Mock spoke in Beyoncé’s defense, arguing that Beyoncé was likely in full control of her image. “I would argue she chose this image, so I don’t want to strip Beyoncé of choosing this image—of being her own manager.”

In hooks’ eyes, Beyoncé not only may not have been in control of her image but was a slave to it.

Now might be a good time to review bell hooks’ definition of feminism, as well (handed out the second week of class), which sheds some light on her analysis of Beyonce above:

“Feminism is a commitment to eradicating the ideology of domination that permeates Western culture on various levels -sex, race, and class, to name a few – and a commitment to reorganizing U.S. society, so that the self-development of people can take precedence over imperialism, economic expansion, and material desires.”  (1981)



Midwifery and the Home Birth Movement: Women Questioning the (Medical) System

In 2008, actress and talk show host Ricki Lake and filmmaker Abbey Epstein collaborated on their revolutionary documentary film The Business of Being Born, which explored the current experience of childbirth in the U.S. and the history of the home birth movement.

Featuring a number of birth stories – including Epstein’s, which occurred during the course of making the film, and Lake’s second birth, which was a home birth – the film was made in a similar spirit to the hugely popular Our Bodies, Ourselves, compiled and published by the Boston Women’s Health Book Collective (see Wendy Kline’s article “Please Include This In Your Book…”).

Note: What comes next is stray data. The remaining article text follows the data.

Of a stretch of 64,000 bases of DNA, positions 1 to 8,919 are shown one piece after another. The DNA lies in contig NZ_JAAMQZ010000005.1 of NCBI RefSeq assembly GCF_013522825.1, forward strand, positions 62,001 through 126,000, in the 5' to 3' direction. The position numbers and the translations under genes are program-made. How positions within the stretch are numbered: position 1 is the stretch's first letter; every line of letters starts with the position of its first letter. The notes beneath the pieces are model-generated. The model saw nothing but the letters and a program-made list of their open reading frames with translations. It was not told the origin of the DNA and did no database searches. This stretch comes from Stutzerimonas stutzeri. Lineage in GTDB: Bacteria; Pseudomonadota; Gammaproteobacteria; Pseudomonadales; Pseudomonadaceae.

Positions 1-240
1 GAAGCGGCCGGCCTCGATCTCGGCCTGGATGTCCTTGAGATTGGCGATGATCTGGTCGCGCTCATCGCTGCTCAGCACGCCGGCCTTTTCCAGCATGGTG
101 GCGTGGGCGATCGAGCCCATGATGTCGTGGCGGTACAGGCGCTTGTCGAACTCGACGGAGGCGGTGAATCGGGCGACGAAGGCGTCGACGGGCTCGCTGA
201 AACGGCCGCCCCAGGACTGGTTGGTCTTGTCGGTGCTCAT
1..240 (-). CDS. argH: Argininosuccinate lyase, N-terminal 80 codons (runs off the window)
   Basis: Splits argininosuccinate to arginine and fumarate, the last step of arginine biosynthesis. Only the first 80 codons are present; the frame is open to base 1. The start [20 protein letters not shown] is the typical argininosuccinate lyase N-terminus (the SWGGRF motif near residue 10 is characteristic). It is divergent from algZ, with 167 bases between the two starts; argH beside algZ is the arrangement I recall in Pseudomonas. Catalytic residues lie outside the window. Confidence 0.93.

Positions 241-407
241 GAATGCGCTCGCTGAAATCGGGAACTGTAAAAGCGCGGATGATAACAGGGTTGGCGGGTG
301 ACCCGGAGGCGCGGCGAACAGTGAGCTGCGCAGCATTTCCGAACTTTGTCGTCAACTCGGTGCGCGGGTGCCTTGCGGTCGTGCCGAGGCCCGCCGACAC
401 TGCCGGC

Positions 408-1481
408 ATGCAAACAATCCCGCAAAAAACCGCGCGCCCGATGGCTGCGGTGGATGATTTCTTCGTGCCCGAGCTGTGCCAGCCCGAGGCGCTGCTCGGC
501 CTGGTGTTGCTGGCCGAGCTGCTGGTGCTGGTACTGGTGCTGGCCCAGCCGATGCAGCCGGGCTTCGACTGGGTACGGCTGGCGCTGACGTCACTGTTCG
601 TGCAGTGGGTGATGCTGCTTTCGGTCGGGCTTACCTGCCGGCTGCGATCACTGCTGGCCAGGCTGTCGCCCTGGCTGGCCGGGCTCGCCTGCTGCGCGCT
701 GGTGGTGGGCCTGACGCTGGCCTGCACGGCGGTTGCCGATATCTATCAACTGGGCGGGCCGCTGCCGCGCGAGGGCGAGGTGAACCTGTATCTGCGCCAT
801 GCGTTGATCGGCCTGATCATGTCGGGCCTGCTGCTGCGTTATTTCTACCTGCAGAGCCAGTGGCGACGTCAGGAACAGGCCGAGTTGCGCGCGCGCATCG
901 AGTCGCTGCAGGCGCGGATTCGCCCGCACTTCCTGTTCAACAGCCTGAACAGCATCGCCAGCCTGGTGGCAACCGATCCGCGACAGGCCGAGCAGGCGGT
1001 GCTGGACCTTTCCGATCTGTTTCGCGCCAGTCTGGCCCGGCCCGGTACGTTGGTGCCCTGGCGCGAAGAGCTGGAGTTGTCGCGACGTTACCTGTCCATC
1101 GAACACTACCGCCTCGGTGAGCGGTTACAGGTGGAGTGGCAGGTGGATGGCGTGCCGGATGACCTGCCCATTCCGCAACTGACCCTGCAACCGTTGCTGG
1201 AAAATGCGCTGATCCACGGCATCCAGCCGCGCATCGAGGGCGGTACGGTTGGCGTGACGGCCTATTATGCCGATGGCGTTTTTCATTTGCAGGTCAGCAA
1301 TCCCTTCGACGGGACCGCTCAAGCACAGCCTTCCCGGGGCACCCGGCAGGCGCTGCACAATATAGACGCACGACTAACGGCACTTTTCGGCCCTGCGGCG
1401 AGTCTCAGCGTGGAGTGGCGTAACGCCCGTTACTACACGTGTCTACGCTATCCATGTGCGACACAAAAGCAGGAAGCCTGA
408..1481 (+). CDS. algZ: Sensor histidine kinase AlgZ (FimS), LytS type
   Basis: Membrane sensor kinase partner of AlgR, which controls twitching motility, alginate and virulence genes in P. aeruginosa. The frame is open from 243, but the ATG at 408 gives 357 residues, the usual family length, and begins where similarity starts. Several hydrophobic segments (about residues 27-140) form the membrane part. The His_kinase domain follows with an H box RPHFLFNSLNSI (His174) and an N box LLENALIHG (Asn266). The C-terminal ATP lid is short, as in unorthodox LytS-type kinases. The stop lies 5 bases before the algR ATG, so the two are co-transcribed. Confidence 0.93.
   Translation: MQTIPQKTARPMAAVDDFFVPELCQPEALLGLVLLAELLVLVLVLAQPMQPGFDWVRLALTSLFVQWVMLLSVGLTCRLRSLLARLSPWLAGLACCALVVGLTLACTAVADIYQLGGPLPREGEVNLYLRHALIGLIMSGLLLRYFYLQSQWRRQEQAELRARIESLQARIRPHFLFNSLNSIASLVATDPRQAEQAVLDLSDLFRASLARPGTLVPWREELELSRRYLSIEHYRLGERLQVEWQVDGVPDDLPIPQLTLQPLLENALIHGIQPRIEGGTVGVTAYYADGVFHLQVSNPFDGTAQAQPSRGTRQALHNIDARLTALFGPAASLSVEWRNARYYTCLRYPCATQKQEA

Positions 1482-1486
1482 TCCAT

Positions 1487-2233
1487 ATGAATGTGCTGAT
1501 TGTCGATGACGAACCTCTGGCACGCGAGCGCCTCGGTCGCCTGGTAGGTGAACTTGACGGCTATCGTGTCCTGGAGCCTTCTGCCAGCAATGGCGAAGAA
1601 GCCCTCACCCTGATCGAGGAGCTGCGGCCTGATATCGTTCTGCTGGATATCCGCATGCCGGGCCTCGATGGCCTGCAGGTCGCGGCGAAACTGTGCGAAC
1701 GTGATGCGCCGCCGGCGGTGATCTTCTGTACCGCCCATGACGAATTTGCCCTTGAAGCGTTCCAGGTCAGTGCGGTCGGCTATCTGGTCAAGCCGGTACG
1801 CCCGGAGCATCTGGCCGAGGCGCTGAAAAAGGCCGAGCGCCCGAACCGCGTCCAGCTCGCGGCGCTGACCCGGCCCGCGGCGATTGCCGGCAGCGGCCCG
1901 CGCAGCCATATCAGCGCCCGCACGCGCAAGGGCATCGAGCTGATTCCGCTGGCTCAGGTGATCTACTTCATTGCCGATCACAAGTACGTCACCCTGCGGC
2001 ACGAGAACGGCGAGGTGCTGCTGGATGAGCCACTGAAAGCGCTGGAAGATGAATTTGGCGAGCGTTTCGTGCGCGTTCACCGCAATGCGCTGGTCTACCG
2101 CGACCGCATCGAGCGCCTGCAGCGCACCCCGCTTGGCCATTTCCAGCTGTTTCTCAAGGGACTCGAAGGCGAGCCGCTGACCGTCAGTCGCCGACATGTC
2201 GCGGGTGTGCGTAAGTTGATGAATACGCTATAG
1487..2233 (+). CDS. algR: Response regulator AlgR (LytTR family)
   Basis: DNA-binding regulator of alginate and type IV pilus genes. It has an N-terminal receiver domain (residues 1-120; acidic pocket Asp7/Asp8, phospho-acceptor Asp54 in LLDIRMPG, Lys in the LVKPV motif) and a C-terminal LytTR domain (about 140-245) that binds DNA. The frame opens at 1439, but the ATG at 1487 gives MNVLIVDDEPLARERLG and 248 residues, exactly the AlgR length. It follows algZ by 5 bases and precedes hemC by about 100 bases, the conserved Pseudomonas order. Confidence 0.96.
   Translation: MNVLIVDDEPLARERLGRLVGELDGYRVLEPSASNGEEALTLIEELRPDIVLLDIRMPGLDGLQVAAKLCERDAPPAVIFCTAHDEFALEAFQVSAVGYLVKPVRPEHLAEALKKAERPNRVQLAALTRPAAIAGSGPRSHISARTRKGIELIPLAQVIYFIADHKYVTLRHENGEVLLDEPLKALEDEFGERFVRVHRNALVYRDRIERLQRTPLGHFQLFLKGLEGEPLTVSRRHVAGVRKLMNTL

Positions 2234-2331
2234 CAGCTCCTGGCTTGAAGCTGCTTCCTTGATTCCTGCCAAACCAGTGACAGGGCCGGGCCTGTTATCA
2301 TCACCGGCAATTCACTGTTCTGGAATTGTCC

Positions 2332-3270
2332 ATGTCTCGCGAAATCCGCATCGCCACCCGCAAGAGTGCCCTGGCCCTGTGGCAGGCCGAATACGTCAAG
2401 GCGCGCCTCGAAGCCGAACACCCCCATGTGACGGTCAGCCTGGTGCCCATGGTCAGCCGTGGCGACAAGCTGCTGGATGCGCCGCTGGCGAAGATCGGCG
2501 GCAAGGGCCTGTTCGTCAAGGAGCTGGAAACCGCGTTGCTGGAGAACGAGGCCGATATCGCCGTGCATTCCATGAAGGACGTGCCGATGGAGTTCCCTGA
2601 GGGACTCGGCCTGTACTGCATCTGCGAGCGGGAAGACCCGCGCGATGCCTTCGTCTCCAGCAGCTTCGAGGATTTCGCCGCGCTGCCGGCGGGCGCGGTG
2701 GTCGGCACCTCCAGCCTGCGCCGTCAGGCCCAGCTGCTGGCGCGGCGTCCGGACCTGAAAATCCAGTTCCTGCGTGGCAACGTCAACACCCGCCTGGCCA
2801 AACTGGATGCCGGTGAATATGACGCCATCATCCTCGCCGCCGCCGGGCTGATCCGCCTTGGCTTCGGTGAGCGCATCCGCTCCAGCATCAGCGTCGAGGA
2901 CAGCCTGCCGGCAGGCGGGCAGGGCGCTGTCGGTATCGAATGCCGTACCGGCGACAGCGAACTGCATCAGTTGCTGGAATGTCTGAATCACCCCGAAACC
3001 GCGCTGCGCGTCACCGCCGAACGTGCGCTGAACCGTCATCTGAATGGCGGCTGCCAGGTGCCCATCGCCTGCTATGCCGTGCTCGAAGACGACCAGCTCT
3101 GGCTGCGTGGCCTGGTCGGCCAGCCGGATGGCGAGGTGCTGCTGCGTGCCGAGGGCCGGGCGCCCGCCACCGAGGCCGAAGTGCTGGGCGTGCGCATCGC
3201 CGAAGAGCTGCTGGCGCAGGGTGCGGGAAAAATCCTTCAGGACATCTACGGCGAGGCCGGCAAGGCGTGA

As Dr. Kline mentioned on Tuesday, much of our current conversations about women’s reproductive justice centers on access to contraception and abortion – but here is a key piece of reproductive justice for women as well: the messages we give women about birthing and about the options available to them for a safe birth.


So What Can I Do? Becoming an LGBTQ Ally

This list, recently published by Everyday Feminism online magazine, provides those who want to disrupt heterosexual privilege and become allies for the LGBTQ community – specifically trans- individuals – a series of small ways they can change the conversation for the better in their everyday lives.

Want to do more? Sign up to attend one of the Safe Zone Workshops at Purdue’s LGBTQ Center. There are several each semester.

Trans Ally To Do List


Rich’s “Compulsory Heterosexuality”: Constructing Heteronormativity

In her groundbreaking article for the feminist journal Signs in 1980, feminist poet and scholar Adrienne Rich argued that we need to see and understand heterosexuality, marriage, and motherhood as political institutions and not simply as a “natural” life path that women are “innately oriented” to desire – that is, we are not born desiring these things, but rather learn to desire them. Judith Lorber would say that we learn that certain desires are connected to “doing gender,” or performing femininity or masculinity. In other words, we need to understand how the dominant social order has a vested interest in maintaining the status quo.